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Sir Robert John Southey (1922–1998)

by James C. Murphy

This article was published online in 2022

Sir Robert John Southey (1922–1998), businessman and Liberal Party president, was born on 20 March 1922 at Hawthorn, Melbourne, younger child of Allen Hope Southey, lawyer, and Ethel Thorpe (Nancy), née McComas. His maternal grandfather was Robert Bond Wesley McComas (1862–1938), a significant Victorian wool merchant. Robert was schooled at Glamorgan Preparatory School for Boys, Toorak, and Geelong Church of England Grammar School (1935–39), where in his final year he was dux and editor of the school’s journal, the Corian. In October 1940 he went to Magdalen College, Oxford (MA, 1948), but World War II interrupted his university studies.

Having trained as an officer cadet at the Royal Military College, Sandhurst, on 29 November 1941 Southey was commissioned in the Coldstream Guards. He saw active service with the regiment’s 2nd Battalion in North Africa (1942–43) and Italy (1944–45), as a platoon commander and, after his promotion to temporary captain in November 1944, as a company commander. He relinquished his commission in August 1946.

On 20 August 1946 at St John’s Church of England, Toorak, Southey married Valerie Janet Clarke, daughter of Sir Frank Clarke, a Liberal Party politician and former president (1923–43) of the Victorian Legislative Council. In September the couple travelled to Oxford, where Southey resumed his studies, gaining a first in philosophy, politics, and economics. Returning to Australia in February 1949, he joined his grandfather’s wool business, William Haughton and Co. Pty Ltd. Beginning as a junior wool buyer, he became a director in 1953 and was later managing director (1959–75) and chairman (1968–80). He was also a director of a number of public companies, including BP Australia Ltd from 1962, and was chairman (1966–72) of the Geelong Grammar School Council.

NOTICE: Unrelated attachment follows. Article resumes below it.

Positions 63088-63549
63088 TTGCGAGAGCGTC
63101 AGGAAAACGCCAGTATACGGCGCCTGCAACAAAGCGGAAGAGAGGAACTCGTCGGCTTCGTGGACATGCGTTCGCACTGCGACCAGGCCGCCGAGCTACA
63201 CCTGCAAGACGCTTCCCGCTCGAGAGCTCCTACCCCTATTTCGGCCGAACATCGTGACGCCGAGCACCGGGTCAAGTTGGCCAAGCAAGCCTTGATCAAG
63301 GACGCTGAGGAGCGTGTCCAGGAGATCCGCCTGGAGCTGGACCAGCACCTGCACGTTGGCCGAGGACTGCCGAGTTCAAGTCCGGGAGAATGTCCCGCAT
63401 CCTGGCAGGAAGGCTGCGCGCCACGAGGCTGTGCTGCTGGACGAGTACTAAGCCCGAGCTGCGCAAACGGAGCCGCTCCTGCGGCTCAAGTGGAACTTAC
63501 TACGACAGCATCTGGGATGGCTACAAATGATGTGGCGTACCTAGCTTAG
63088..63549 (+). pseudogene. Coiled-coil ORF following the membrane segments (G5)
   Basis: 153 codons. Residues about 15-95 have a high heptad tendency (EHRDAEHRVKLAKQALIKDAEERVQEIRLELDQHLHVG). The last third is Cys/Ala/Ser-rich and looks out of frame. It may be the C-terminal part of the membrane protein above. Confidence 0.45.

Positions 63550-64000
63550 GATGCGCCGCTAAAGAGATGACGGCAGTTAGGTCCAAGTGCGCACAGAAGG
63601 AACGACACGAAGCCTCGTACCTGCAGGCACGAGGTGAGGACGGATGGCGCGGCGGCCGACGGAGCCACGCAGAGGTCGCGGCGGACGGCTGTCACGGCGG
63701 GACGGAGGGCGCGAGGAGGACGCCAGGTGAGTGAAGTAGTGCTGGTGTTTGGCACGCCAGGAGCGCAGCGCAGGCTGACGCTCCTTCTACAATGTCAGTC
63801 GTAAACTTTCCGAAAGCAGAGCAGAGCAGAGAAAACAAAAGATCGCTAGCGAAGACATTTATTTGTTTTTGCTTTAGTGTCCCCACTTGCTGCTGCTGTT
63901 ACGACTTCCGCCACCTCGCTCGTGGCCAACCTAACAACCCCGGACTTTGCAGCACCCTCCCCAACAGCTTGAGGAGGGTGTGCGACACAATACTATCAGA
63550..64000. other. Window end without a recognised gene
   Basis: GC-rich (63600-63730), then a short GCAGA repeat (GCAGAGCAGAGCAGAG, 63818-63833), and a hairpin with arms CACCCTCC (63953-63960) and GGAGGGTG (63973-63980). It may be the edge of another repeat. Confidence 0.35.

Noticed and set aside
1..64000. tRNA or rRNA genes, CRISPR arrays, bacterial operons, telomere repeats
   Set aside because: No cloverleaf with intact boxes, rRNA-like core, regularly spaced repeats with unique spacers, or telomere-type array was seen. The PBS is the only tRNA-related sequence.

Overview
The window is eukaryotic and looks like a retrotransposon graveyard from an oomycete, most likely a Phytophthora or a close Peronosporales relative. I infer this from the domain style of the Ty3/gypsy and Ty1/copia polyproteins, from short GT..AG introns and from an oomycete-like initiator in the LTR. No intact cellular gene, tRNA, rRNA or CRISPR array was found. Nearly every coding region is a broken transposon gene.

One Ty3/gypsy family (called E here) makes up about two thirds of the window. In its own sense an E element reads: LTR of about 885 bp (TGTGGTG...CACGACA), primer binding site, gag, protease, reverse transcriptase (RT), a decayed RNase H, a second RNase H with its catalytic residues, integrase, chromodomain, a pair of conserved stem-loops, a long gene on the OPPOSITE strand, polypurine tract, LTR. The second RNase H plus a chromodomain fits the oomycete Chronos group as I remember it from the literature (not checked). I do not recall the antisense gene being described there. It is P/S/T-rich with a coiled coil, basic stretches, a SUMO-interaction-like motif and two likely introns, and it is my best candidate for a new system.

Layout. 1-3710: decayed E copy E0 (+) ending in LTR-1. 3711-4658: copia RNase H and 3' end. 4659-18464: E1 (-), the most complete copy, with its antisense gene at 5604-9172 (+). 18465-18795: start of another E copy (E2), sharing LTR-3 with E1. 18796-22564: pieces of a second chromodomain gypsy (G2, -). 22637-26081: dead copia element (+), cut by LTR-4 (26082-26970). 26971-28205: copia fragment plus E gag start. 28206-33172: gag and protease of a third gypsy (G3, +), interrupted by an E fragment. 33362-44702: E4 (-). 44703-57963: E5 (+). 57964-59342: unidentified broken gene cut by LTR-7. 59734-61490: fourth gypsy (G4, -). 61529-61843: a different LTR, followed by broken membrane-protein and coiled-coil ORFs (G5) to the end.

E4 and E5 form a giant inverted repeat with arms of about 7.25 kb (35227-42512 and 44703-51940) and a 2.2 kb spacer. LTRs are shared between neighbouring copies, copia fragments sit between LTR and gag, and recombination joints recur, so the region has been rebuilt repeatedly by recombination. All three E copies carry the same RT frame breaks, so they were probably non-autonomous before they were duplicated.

Southey had joined the Liberal Party of Australia in 1949 and rose through the party ranks to State president (1966–70), federal executive member (1966–82), and federal president (1970–75). It would prove a tumultuous time to take the helm, the federal parliamentary party steering into troubled waters just as he took on leadership of the organisational wing. Southey was dismayed to see William McMahon ascend to the parliamentary leadership and prime ministership in 1971, given McMahon’s reputation among some parliamentary colleagues for being untrustworthy. Recognising the party’s vulnerability to Labor, he warned of complacency ahead of its 1972 election loss. He worked to keep the organisational wing clear of party-room leadership battles during the period in Opposition, but became involved in the Liberal Party’s internal debate about whether its senators should block the Whitlam government’s budget. Although he hesitated to support the strategy when proposed by Opposition Leader Billy Snedden in 1973, in October 1975 he told the party’s Federal Council that there was now a case for breaching the constitutional convention of affording supply to a government with a lower-house majority. He also approved of the dismissal of Whitlam in November that year, later telling the governor-general Sir John Kerr that he was ‘proud of your courage and eternally grateful to you for saving us from tyranny’ (Southey 1978).